Universe Today, a space and space technology related site is reporting that the mission to repair the Hubble Telescope is jeopardized by the space debris cloud that resulted from the collision of the Iridium 33 satellite and the Russian Cosmos 2251 satellite.
The Hubble Space Telescope repair mission, STS-125 seemingly gets bad news after more bad news. The mission was already delayed due Hurricane Ike in 2008, and again when a data handling processor on the spacecraft failed. Now, the mission may be too risky for both spacecraft and astronauts following the collision of the Iridium satellite and a defunct Russian communications spacecraft last week. There may be too much debris floating around close to Hubble's orbit, breaching the safety limits NASA has in place. Without a servicing mission by a space shuttle crew, currently targeted for launch in May, the telescope is not expected to last more than another year or two.
So the Hubble Space Telescope may be dead before 2011!
Other debris in that orbit includes pieces of a satellite that China blew up in 2007 as part of a missile test, adding hundreds of pieces of potentially hazardous debris.
A decision about whether to proceed with the Hubble repair mission could be made in the next week or two, Nature reports.
First we had Hurricane Ike and the science data computer issue of September 2008 which delayed repairs.
Art Whipple, the Hubble Manager has stated, after the September 2008 mission delay, "It's unclear how long the telescope will be prevented from transmitting its stunning photos of the cosmos."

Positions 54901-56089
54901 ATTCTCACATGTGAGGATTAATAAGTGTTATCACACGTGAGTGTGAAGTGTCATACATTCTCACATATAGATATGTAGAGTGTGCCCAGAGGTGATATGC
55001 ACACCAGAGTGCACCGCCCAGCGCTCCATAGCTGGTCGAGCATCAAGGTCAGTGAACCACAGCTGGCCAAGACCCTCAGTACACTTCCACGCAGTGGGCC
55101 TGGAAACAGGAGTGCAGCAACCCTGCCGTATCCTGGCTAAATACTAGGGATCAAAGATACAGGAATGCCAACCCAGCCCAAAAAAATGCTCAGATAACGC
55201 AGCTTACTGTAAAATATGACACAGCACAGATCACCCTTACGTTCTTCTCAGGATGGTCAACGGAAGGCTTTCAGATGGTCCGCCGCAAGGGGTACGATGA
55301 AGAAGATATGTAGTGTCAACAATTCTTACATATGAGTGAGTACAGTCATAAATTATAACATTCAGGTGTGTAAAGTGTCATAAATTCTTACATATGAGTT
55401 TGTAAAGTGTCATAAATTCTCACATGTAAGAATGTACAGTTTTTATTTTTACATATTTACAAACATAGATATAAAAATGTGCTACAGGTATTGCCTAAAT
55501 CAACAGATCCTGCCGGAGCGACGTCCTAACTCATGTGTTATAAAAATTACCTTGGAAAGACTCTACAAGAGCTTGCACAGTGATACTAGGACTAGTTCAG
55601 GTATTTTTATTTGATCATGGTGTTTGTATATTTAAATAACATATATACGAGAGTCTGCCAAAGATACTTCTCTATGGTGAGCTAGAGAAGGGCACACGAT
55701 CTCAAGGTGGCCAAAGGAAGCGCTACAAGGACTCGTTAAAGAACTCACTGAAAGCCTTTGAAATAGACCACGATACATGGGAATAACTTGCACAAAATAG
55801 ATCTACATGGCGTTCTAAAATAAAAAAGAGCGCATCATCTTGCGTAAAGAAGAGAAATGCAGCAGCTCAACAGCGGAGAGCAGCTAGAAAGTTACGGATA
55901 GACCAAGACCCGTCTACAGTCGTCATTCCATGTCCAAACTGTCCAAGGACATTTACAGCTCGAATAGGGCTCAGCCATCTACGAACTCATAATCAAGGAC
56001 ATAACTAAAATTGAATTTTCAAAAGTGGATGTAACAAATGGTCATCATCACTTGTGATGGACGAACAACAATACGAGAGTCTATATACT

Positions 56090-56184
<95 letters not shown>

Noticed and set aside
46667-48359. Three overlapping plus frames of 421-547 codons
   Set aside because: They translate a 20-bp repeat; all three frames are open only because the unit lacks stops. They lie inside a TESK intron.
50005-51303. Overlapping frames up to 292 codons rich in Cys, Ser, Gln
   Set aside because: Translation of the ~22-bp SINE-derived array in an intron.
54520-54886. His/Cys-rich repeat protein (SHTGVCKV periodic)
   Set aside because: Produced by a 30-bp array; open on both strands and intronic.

Now the satellite debris clouds may prevent a mission altogether?
The conspiracy theorist in me really wants to ask....
What is it that They don't want researchers using the Hubble Telescope to see??
Something that requires over several billion dollars through two separate money injections under the guise of economic stimulus, maybe?
In other news...
Cardinal Giovanni Lajolo, the President of the Pontifical Commission for the Vatican City State, is set to visit the Steward observatory next week.
His Eminence Giovanni Cardinal Lajolo, the President of the Pontifical Commission for the Vatican City State, will visit the offices of the Vatican Observatory Research Group at the University of Arizona's Steward Observatory while in Tucson next month.
As the executive in charge of the day-to-day running of Vatican City, Cardinal Lajolo reports about the Vatican Observatory directly to His Holiness Pope Benedict XVI. Vatican astronomers have announced his visit, which will occur Feb. 26 through Feb. 28.
The Roman Catholic Church under Pope Benedict XVI has also stated on numerous occasions in the last few years that it is ok for catholics to believe in aliens - a subject once shunned by the Vatican and previous Popes.